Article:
Everyone counts, no matter where they live

Next month, on January 25, hundreds of volunteers will hit the streets to participate in the annual Homeless Point-in-Time Count. The purpose of the Count is to collect information about how people became homeless, so we can improve programs and services to help them.

Volunteers are the backbone of this important day because we would not be able to gather this necessary information without their hard work, dedication, and compassion. Last year we had over 300 volunteers and this as of this writing, with 5 weeks left to sign up, we have 191 people registered to help on the day of the Count! Watch the video below to hear about the experiences of past volunteers.

The Homeless Point-in-Time Count is critical to the development of services and policies that will help us address homelessness, but none of it is possible without volunteers. One volunteer may come with friends from church who want to give back to those less fortunate in the community. Another person may want to volunteer because their brother lives in a shelter and they want to understand the system better. have different reasons for volunteering, but the one thing that all volunteers have in common is that they have good hearts and care about others.

So, what is the day of the Count like for volunteers?

Before you’re scheduled to begin your shift, you will meet up with your team at your agreed upon location to gather donations, make sure your app is working, and plan out your route. During the Count, volunteer teams fan out around the county to collect information from willing participants. Volunteers may join an outreach group, assist with donations, or help at one of the numerous events that day supported by our partnering agencies.

Are people willing to speak with volunteers? Asking a lot of questions feels invasive…

Walking up to people who we think may be experiencing homelessness and striking up a conversation can be a bit awkward, but that is why volunteers can be placed in a group with professionals. These professionals vary in their experiences and may work in the human services field, have lived experience, or have participated in the Count for the last five years. We find that most people we come across don’t mind the survey and are willing to speak to us, but others are not, and that is okay. At the very least, we offer them donations and information on local resources.

I want to help but, how big of a commitment is this for me?

Volunteers must register online and sign up for an in-person 2-hour training opportunity where you will learn about the Count, conversation starters for participants, how to use the survey app, and much more! When you register, you will choose a 4-hour shift time slot to volunteer as well as your preferences for location. Afterwards, you will receive an email with your meeting location and outreach assignment. Volunteers can help tremendously by taking just a few hours of their time to assist in the Count.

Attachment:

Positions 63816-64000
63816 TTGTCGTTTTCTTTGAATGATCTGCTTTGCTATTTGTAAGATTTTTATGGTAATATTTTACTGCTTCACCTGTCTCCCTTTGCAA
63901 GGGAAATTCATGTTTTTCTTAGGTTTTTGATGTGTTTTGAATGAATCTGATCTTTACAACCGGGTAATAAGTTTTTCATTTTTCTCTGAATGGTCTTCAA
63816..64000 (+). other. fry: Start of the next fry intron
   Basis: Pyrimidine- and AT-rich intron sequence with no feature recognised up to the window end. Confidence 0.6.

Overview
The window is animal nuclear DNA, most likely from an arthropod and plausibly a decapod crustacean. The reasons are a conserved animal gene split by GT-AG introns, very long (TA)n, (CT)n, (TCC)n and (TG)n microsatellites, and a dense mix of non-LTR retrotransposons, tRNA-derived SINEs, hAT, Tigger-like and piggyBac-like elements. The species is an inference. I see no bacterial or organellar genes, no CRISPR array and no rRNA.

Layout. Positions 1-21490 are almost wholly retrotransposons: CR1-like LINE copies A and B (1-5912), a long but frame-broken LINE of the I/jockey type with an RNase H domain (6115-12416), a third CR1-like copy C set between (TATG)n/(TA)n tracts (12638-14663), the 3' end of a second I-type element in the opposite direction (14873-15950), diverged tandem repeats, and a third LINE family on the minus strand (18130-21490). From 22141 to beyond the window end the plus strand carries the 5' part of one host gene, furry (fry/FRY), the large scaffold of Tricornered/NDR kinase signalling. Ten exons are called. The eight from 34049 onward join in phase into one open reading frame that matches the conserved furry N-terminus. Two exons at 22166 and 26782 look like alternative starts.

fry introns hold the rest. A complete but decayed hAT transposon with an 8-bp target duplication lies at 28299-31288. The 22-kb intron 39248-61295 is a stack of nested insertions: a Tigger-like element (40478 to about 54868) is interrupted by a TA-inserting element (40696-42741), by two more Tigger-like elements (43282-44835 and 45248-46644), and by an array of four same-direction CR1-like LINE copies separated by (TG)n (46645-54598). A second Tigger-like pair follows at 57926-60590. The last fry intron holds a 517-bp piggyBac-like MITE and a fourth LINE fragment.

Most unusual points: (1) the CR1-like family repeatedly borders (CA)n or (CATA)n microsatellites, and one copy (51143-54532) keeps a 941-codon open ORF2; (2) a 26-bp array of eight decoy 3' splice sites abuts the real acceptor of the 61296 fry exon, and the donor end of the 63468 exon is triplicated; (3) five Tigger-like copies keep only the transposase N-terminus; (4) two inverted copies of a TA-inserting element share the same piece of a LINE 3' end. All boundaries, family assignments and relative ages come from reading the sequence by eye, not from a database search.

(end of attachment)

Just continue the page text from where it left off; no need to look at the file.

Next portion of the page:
If I volunteer, how will this help improve the ‘homeless epidemic’ I keep hearing about?

The Point-in-Time Count provides us with valuable information every year. We use this information to determine if there is an increase in certain populations becoming homeless, or if there is an increase in need for certain services based on the cause of homelessness or disclosed disabilities, for example. One of the most important things the Count does is help us reach people who are not accessing services, so we can connect them to supportive networks in the system. The more we reach, the more likely they are to access services that can help end their crisis with homelessness. Additionally, the Count data educates elected officials, policy makers, and citizens by giving them a first-hand glimpse of what it is like to be homeless. Our hope is that the Count will provide data that drives program needs and helps decrease the number of people experiencing homelessness.

I have physical limitations and can’t walk around for 4 hours. Is there something else I can do?

Yes! There are ways everyone can help. Our partnering agencies have events during the day of the Point-in-Time Count where you can sit down indoors. Project Homeless Connect is an all-day event where you can hand out donations, conduct surveys at a table, or help with other tasks like directing traffic or connecting people to the right resources. We also are looking for volunteers to host donation drives! You can start one at your work or in your neighborhood. Donations can be dropped off through January 23rd, at any of our four locations.

We have learned so much through the Point-in-Time Count, but I will save that for another blog post when we go over the 2019 results! For now, check out the 2017 and 2018 Point-in-Time Count results to see a snapshot of what homelessness looks like in Pierce County.

To our volunteers, past and present, thank you for your time, commitment and service to the Point-in-Time Count. You are undoubtedly helping us improving the lives of Pierce County residents and for that, we are forever grateful.